Imbang said that with the increasing competition from China, Vietnam, and Thailand, it is essential that appropriate investments are made to further advance the knowledge and skills of our human resource pool and make them at par with foreign counterparts.

Another strategy is the creation of innovation centers for electronics. These centers would facilitate the provision of state-of-the art equipment for the conduct of scientific and electronics research.

Electronics Industry Scenario by 2015

With said strategies supported and adopted by the government and private sector, an optimistic scenario awaits the industry a decade from now, the report stated.

One of the sunny scenarios expected is being able to increase the number of Ph.D's, Master's and Bachelor's degree holders from world-class engineering education. This development will ensure continuous supply in the industry's labor requirements.

Based on a SEIPI report, the country is producing 100,000 engineering, IT and technical graduates annually at present.

Moreover, the improvement in higher education would help facilitate the transition to development from assembly and manufacturing in the electronics industry. Further, it is anticipated that graduates are tied up to training programs supported by entrepreneurs to satisfy industry's needs. Prototype test facilities are also being developed.

The report further revealed that a decade from now "the industry is well-equipped with the tools and knowledge of market identification." The country's SMEs continue to increase and are geared towards developing their niche technologies. Moreover, doors abroad are opened to admit Philippine-owned products.

These scenarios in the future are expected to be achieved with government's "promotional rather than regulatory policies." The report added that "government is expected to provide incentives in order to foster greater private sector involvement and participation in HRD development for electronics."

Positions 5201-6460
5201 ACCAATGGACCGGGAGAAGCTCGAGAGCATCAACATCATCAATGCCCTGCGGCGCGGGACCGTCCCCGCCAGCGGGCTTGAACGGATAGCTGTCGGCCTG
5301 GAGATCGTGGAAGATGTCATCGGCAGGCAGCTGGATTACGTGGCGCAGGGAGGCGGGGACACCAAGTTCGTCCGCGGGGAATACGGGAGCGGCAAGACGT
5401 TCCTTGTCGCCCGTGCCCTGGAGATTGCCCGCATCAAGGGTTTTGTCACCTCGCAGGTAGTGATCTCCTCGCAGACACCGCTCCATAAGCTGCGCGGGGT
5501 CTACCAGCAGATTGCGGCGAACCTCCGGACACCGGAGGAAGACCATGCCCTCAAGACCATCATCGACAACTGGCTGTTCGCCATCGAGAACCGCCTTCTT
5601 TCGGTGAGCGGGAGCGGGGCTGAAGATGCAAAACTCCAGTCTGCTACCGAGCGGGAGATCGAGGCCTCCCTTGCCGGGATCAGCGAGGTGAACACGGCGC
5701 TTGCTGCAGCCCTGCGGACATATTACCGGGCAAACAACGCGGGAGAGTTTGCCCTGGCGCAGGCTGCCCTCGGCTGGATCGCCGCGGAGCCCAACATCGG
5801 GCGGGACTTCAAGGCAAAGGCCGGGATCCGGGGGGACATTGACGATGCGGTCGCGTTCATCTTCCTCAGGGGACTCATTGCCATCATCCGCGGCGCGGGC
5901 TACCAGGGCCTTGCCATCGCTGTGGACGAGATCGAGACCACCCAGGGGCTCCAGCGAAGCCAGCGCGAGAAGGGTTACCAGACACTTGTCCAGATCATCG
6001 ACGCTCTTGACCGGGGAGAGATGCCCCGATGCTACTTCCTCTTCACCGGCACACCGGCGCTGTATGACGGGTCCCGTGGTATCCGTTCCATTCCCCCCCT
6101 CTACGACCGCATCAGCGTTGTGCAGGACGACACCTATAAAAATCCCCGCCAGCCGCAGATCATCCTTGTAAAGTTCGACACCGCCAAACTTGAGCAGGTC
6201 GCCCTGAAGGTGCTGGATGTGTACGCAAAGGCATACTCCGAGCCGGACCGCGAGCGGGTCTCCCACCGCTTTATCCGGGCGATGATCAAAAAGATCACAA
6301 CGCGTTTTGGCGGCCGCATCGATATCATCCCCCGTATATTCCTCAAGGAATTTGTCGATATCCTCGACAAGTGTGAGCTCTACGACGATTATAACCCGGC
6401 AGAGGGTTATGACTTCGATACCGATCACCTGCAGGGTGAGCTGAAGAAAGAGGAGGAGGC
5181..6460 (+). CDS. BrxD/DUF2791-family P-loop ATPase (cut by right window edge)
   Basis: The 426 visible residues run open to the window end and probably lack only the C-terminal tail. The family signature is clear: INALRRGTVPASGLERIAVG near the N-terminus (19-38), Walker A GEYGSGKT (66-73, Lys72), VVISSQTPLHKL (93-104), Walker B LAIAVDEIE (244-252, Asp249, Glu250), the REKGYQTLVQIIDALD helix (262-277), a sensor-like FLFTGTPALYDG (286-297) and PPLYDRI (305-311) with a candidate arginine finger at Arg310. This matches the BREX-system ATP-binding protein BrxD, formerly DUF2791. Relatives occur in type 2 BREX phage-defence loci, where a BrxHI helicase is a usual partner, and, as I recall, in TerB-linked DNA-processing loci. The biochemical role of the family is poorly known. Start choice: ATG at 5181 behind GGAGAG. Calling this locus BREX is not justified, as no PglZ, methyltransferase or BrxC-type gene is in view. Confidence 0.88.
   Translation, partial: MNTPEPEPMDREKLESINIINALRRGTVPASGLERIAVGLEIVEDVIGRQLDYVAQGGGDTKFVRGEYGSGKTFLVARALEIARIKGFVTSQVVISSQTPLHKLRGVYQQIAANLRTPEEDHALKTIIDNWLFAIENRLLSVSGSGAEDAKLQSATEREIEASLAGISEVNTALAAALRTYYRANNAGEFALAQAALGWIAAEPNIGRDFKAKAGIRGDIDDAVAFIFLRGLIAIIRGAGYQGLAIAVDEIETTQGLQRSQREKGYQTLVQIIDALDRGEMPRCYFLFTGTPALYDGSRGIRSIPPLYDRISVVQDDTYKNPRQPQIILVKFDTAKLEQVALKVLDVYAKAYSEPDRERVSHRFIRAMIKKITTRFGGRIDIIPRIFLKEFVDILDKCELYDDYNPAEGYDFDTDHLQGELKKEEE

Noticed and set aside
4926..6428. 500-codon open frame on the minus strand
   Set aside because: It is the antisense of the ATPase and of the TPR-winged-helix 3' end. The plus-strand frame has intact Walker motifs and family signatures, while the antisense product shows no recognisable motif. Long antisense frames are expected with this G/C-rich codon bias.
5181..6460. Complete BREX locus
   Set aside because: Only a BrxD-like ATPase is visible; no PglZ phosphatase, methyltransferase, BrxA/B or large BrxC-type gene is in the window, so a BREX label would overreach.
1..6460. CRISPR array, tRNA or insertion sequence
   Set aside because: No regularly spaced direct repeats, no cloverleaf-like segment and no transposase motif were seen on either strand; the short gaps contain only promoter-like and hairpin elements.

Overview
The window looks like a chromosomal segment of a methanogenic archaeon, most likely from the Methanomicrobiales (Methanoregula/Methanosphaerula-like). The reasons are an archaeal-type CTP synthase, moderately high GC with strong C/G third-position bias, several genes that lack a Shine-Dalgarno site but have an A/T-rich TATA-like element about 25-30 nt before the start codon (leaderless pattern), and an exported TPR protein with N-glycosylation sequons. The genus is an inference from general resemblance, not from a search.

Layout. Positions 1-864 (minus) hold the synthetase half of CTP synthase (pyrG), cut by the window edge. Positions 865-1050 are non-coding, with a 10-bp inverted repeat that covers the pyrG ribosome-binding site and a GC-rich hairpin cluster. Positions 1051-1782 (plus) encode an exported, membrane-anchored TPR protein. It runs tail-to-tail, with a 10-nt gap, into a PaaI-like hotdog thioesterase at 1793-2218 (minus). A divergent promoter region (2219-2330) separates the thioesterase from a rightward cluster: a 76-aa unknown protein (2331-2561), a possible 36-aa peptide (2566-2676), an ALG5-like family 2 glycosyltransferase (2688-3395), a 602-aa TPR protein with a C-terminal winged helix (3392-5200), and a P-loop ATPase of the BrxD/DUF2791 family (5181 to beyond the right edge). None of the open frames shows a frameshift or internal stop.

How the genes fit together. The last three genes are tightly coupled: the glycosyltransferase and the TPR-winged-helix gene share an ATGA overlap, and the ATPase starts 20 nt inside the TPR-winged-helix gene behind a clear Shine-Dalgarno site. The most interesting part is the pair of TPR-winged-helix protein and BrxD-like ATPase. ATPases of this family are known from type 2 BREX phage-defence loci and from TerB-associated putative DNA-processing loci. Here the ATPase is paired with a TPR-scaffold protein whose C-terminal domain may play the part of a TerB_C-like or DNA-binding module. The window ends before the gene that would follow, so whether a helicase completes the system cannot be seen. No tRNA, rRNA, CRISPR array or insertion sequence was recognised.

EIAPI Support

The private sector, through the Electronic Industries Association of the Philippines, Inc. (EIAPI), an organization engaged in original design manufacturing (ODM) of electronic products, has expressed support to the roadmap.

"We hope DOST, together with the Department of Trade and Industry, can help in orchestrating the activities and initiatives in this industry as highlighted in the report. The different players involved should also internalize the report. This you will see, if activities highlighted in the report are included in their budget," EIAPI President Victor Gruet said.

"EIAPI can help promote the growth of engineers in this area by continuing its role in the development of the original equipment manufacturer (OEM) and original design manufacturer (ODM) sub sector of the electronics industry, together with other players in the industry," he added. (By: Janet Rosalie Anne H. Polita)

Department of Science and Technology
Republic of the Philippines
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Reported by: Sol Jose Vanzi